Attorney General[edit]

On November 2, 2010, Horne defeated Felecia Rotellini in the race for Arizona Attorney General in the 2010 elections.

On August 26, 2014, Horne was defeated in his reelection campaign in the Republican primary by Mark Brnovich. Brnovich defeated Horne by a margin of 54% to 46%.[19]


Securities Law Violations[edit]

Horne was the president of T.C. Horne & Co., an investment firm he founded in the late 1960s. After the firm went bankrupt in 1970, Horne received a lifetime trading ban from the Securities and Exchange Commission.[20] The 1973 SEC report alleged that as president of T.C. Horne & Co, Horne "among other things, violated the record-keeping, anti-fraud, and broker-dealer net capital provisions of the federal securities laws and filed false financial reports with the commission." Horne stipulated to an SEC finding that he and his firm "willfully aided and abetted" in violations of securities laws.[20]

Office Affair and Whistleblower Investigation[edit]

In July 2011, the Phoenix New Times broke a story about a woman who had been hired by Horne to a senior position at the Arizona Attorney General's office, despite her not having a license to practice law, and alleging that Horne and the woman were carrying on an affair.[21] When the New Times reporter filed a Freedom of Information Act request for public records regarding the woman's hiring, Horne launched a confidential internal investigation to find the whistleblower who had leaked information regarding the woman to the media.[22]

As part of that investigation, Horne assigned members of his staff to spend months looking into the matter, and spoke about having his employees' phone conversations eavesdropped upon—something which, records show, he knew was illegal. During the investigation, the staff member in charge found evidence of illegal campaign activity by Horne and other members of the Attorney General's office, and forwarded that information to the Federal Bureau of Investigation (FBI).[23]

In October 2012, other local media outlets in Phoenix published articles citing public records, sources in the Attorney General's office, and FBI records supporting the allegations of an affair made by the Phoenix New Times over a year earlier.[23][24][25]

Campaign Finance Law Violations[edit]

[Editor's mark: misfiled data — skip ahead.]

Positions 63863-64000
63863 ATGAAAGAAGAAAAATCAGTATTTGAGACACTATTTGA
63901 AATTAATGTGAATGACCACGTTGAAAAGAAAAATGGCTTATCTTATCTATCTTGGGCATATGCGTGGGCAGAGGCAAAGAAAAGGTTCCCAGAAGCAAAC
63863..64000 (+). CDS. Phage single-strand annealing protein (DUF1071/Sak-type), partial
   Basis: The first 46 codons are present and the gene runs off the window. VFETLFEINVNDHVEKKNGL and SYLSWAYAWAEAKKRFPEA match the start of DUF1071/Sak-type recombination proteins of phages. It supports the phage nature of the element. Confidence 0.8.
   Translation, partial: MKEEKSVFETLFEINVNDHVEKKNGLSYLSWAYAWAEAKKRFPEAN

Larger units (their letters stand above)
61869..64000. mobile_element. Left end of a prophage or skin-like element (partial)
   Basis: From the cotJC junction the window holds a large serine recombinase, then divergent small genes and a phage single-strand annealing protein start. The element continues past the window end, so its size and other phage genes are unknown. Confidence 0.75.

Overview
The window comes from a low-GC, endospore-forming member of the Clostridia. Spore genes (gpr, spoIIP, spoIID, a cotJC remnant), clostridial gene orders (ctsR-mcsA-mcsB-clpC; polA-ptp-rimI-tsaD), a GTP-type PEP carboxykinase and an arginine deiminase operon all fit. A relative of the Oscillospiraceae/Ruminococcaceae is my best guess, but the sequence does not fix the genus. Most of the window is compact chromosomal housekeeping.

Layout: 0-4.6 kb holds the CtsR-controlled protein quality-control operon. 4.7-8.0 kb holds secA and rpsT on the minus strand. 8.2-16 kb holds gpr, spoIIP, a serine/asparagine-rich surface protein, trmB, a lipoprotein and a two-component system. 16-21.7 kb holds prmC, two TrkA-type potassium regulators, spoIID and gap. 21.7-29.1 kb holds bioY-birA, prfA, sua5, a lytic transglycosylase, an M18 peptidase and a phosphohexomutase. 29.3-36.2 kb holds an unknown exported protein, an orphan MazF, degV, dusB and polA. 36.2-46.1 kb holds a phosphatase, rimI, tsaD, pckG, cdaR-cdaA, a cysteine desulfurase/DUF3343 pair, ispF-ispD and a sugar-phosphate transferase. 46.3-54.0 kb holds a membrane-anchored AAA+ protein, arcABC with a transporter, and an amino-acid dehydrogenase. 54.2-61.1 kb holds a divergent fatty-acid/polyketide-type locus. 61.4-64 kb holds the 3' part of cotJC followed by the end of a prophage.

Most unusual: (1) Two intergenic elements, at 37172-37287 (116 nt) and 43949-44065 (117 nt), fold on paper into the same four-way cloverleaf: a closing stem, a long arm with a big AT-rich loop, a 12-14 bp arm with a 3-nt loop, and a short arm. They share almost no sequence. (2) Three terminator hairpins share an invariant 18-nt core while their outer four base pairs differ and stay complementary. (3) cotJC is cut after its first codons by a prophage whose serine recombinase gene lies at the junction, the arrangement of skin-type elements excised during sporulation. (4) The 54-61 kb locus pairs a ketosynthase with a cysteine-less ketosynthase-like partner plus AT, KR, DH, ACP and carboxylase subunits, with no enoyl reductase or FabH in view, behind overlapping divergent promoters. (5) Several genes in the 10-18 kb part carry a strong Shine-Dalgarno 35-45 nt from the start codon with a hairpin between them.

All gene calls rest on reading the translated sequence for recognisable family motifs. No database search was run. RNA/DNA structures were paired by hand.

In October 2012, after an FBI investigation, Maricopa County Attorney Bill Montgomery concluded that Horne deliberately broke campaign finance laws during his 2010 election campaign by coordinating with an independent expenditure committee run by Kathleen Winn.[26] In April 2014, an Administrative Law Judge concluded that the prosecution in the case "failed to establish by a preponderance of the evidence" that Horne illegally coordinated with the independent expenditure committee during the 2010 general election campaign for attorney general[27] In May 2014, Yavapai County Attorney Sheila Polk, to whom that matter has been referred, rejected the administrative judge's recommendation, and issued a final administrative decision ordering Horne and Winn to reimburse campaign donors $400,000. This ruling is currently under appeal.[28][29]

Allegations of Campaign Law Violations[edit]

On May 5, 2014, an attorney representing a former AG staff member and ex-Horne campaign volunteer, filed a litigation hold letter with the Arizona Attorney General's office, alleging that much of Horne's executive office staff is involved in "substantial campaigning" for his 2014 re-election, "while on state time and utilizing State resources," which, if proven true, could "represent a substantial violation of State and Federal laws which prohibit such conduct"[30]

The allegations first arose in the AG staffer's letter of resignation, which claimed that the office is "not following campaign laws or finance laws," imperiling her "legal well-being." Horne has denied the allegations, calling them a "complete fabrication."[31][32]